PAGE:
Peter O’Hearn, Professor of Computer Science and member of UCL’s Programming Principles, Logic and Verification Research (PPLV) Group, has been awarded the 2016 Gödel Prize. Peter will receive the award jointly with Stephen Brookes, Professor of Computer Science at Carnegie Mellon University, at the 43rd International Colloquium On Automata, Languages and Programming (ICALP 2016), 12-15 July 2016, in Rome, Italy.
Peter’s paper Resources, Concurrency and Logical Reasoning introduces and advances the idea of Concurrent Separation Logic (CSL), which has had a far-reaching impact in both theoretical and practical realms.
For the last thirty years experts have regarded shared-memory concurrency as one of the greatest challenges in program verification. CSL is a revolutionary advance on previous approaches. It builds on the Separation Logic for sequential programs due to Peter and the late John Reynolds, using the separation idea to support modular reasoning.
In the theoretical realm, almost all research papers developing concurrent program logics in the last decade are based on CSL, including work on permissions, refinement and atomicity, on adaptations to assembly languages and weak memory models, on higher-order variants, and on the logics for termination of concurrent programs.
In the practical realm, the beauty of CSL is in its similarity to the programming idioms commonly used by working engineers. The fact that the logic matches the common programming idioms has the effect of greatly simplifying proofs. CSL’s simplicity and structure also facilitates automation. As a result, numerous tools and techniques in the research community are based on it, and it is attracting attention in companies such as Facebook, Microsoft, and Amazon.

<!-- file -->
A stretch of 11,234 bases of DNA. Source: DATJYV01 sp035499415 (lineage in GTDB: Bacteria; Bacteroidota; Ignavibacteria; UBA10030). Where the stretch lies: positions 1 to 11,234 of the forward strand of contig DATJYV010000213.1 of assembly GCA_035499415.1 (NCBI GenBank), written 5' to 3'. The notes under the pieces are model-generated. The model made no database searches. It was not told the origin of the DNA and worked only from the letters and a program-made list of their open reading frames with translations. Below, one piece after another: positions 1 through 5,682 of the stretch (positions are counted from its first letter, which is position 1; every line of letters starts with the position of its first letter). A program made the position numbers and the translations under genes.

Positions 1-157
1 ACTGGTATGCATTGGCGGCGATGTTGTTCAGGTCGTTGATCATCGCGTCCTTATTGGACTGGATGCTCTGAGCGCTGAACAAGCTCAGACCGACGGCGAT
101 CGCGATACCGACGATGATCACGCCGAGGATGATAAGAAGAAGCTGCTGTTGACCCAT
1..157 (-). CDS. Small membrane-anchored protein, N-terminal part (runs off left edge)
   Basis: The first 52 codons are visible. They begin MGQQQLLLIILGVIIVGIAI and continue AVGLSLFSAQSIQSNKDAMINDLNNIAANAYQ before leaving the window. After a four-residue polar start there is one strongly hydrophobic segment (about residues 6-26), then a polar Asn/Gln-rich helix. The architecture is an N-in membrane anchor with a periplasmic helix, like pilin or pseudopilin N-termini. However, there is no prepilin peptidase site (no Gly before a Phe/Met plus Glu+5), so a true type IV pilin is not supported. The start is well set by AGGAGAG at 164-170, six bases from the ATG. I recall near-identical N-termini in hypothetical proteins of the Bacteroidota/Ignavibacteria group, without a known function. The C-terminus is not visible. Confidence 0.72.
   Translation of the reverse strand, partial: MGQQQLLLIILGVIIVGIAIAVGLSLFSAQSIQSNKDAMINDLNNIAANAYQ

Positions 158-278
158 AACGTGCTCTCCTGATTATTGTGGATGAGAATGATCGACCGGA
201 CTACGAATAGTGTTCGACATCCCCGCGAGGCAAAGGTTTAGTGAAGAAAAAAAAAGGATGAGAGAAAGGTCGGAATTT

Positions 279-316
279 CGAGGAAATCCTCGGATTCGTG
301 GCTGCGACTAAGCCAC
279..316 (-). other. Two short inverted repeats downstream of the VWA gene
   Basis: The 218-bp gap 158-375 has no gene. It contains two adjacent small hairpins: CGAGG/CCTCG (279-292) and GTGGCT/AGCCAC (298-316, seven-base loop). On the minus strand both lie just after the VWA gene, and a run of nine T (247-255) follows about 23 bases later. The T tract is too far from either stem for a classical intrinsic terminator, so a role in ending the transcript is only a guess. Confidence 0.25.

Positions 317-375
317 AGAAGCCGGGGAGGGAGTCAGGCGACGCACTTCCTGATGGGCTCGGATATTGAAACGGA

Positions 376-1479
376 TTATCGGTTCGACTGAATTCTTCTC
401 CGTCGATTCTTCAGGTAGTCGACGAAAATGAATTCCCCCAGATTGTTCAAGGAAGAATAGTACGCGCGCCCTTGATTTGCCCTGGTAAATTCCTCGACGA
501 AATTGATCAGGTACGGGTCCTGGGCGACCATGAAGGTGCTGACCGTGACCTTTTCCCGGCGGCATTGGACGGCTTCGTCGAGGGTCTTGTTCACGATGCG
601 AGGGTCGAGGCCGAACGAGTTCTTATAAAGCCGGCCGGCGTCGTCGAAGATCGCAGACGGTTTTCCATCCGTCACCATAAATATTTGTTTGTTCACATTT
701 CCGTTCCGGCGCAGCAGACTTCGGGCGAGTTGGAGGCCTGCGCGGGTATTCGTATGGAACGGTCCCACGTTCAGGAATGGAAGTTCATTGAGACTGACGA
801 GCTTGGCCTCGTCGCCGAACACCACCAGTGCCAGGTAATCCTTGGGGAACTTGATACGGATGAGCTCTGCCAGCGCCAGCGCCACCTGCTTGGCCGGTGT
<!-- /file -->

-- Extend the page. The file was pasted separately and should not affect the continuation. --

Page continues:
UCL’s PPLV Group is further advancing the theory and application of CSL. Head of Group, Professor David Pym:
‘CSL is a beautiful mathematical tool that helps to solve significant engineering problems. Scientists with the ability to deliver at the highest level across that theory-to-application spectrum are very rare indeed, and Peter is one of the very best. When we began work on the underlying logical and semantic theory almost 20 years ago, the impact that CSL would have was not merely unknown, but quite unknowable. Scientists of Peter’s stature have the insight and creativity to deliver beyond what can be foreseen.’
Peter has been a member of UCL’s PPLV Group since 2012, and is currently an Engineering Manager at Facebook. He cofounded a verification start-up, Monoidics, which was acquired by Facebook in 2013. Peter has also held academic positions at Queen Mary University of London and at Syracuse University.
He is a past recipient of a Royal Society Wolfson Research Merit Award and a Most Influential POPL Paper award, and held a Royal Academy of Engineering/Microsoft Research Chair. He obtained his BS in Computer Science from Dalhousie University, Nova Scotia, and his MS and PhD Degrees in Computer Science from Queen’s University, Kingston, Canada.
The Gödel Prize is named in honour of Kurt Gödel, who was born in Austria-Hungary (now the Czech Republic) in 1906. Gödel’s work has had immense impact upon scientific and philosophical thinking in the 20th century. The award is presented annually by ACM’s Special Interest Group on Algorithms and Computation Theory (SIGACT) and the European Association for Theoretical Computer Science (EATCS). It recognizes major contributions to mathematical logic and the foundations of computer science and includes an award of $5,000.